Lucky strIkes

And then there were nine: Lucky Pineapple continues to flourish

Mar 10, 2010 at 6:00 am

South by Southwest virgins Lucky Pineapple already have quite the résumé: a national release of The Bubble Has Burst in Sky City, their video, “Moment in an Empty Street,” showing on Fuse On Demand, and a new single and 12” on the horizon. Drummer J.C. Denison talks about his SXSW expectations, which include playing great shows, hanging out with fellow traveling Louisvillians and gnoshing on BBQ for breakfast. Of course, getting noticed by music industry types would be an added bonus. 

LEO: This is Lucky Pineapple’s first time at South by Southwest. Does the band have any expectations?

JCD: I’m fairly certain we have no concrete expectations. We’ve tried to get in to South by Southwest for several years now, so the realization that we’re actually going this year is still kind of setting in. I think our game plan as of now is to expect the worst, which isn’t that bad really, the worst being that we have a blast hanging out with each other, meet new people, eat good food, play some of the best shows we’ve ever played, see some amazing live music, enjoy the company of other traveling Louisvillians, and all get home safely. Of course, we would love to get noticed by musical types that may have the means and determination to help us further the realizations of our musical goals and, you know, get offered millions of dollars to tour the world and make records for life … So, we’ll see. Oh, and I do expect to eat BBQ for breakfast with you.

LEO: What was it like seeing the video for “Moment in an Empty Street” take shape?

JCD: If you mean what was it like to see it get made/produced, then it was very exciting. What a treat to be able to watch someone who is really starting to master his craft (Andrew Vittitoe) work so diligently on a video for Lucky Pineapple’s music. It was pretty surreal to go from looking at e-mails and storyboards involving loose concepts of the video to watching video projections of the final product. Now it’s been shown all over the Internet, was featured in the Louisville Film Society’s festival, and will most likely be shown at South by Southwest. We’ve all seen “Making the Video” on MTV, but to actually be involved with making the video was a real learning experience. We got a keg of beer, turned the video shoot into a party, and just had lot of fun making it. Andrew should be proud of the end result, as the band certainly is.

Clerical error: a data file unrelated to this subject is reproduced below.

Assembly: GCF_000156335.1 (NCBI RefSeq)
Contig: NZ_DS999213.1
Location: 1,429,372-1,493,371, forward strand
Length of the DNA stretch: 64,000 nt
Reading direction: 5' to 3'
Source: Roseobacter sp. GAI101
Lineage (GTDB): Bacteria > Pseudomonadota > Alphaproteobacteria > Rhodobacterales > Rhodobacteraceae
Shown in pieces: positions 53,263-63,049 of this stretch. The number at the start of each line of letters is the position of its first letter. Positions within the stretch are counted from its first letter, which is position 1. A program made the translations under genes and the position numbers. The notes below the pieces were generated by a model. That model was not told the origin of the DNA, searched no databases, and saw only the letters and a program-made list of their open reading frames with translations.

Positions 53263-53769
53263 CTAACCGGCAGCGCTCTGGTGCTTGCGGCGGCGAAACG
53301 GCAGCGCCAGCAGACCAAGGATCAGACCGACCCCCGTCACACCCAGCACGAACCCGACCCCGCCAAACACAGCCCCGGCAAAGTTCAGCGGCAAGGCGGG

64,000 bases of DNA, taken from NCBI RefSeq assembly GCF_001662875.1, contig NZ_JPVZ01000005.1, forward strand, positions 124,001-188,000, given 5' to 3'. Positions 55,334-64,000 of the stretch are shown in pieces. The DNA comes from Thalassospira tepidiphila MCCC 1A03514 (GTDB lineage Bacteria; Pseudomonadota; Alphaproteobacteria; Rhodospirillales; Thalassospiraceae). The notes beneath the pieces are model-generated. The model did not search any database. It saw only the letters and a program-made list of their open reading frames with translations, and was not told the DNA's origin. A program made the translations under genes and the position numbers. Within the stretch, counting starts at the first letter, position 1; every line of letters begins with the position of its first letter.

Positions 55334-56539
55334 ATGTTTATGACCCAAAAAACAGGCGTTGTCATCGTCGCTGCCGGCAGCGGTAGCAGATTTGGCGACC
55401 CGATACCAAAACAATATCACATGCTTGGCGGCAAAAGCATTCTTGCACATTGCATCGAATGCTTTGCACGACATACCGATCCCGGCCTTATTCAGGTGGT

LEO: You’ve expanded the group. Who are the newcomers, and have you considered creating your own ZIP code?

JCD: Let’s see, most recently we’ve added Alex Molina (Bloom Street) on percussion and Drew Miller (OK Kino) on alto saxophone. We decided that, rather than worry about there being too many cooks in the kitchen, we’d just expand the menu. Let me tell you, these guys are pros. I might close my eyes and think Mongo Santamaria and Charlie Parker had just walked into the room. They picked our songs up right away and without fear or apprehension, began adding their own colors and personalities to them. Some of these songs are five years old, so it has been nice to hear some fresh flavors added. I feel like now we can go in so many more directions. We have discussed seceding from the union to form our own nation, Pineapple Island. Perhaps after we’ve added a string quartet and an opera singer ...

LEO: You’re in Bloomington, Ind., now mixing and tracking. New stuff?

JCD: Sort of. We’re adding overdubs to two songs we recorded up there a few months back, “A Million Brazilian Chameleons” and “Old Data, New Signal.” All of this is taking place at Russian Recording. So I think the plan is to try and release a 12” single of “Chameleons” and use “Old Data” for our upcoming new album. We have tons of songs ready to record for a new album, which we will hopefully get cracking on in the very near future.

Speaking of too many people in the band and going to Bloomington: Last time we were there, we all went to Upland Brewery for dinner. Because of a complicated, two-car situation, the band and engineer ended up leaving me at the restaurant, “Home Alone” style. I had to walk back to the studio, because I didn’t have a working phone. It was fun though; Little 500 was going on so there were plenty of sights and sounds to absorb along the way. So yeah, that is perhaps the biggest problem in adding more musicians: keeping track of everyone.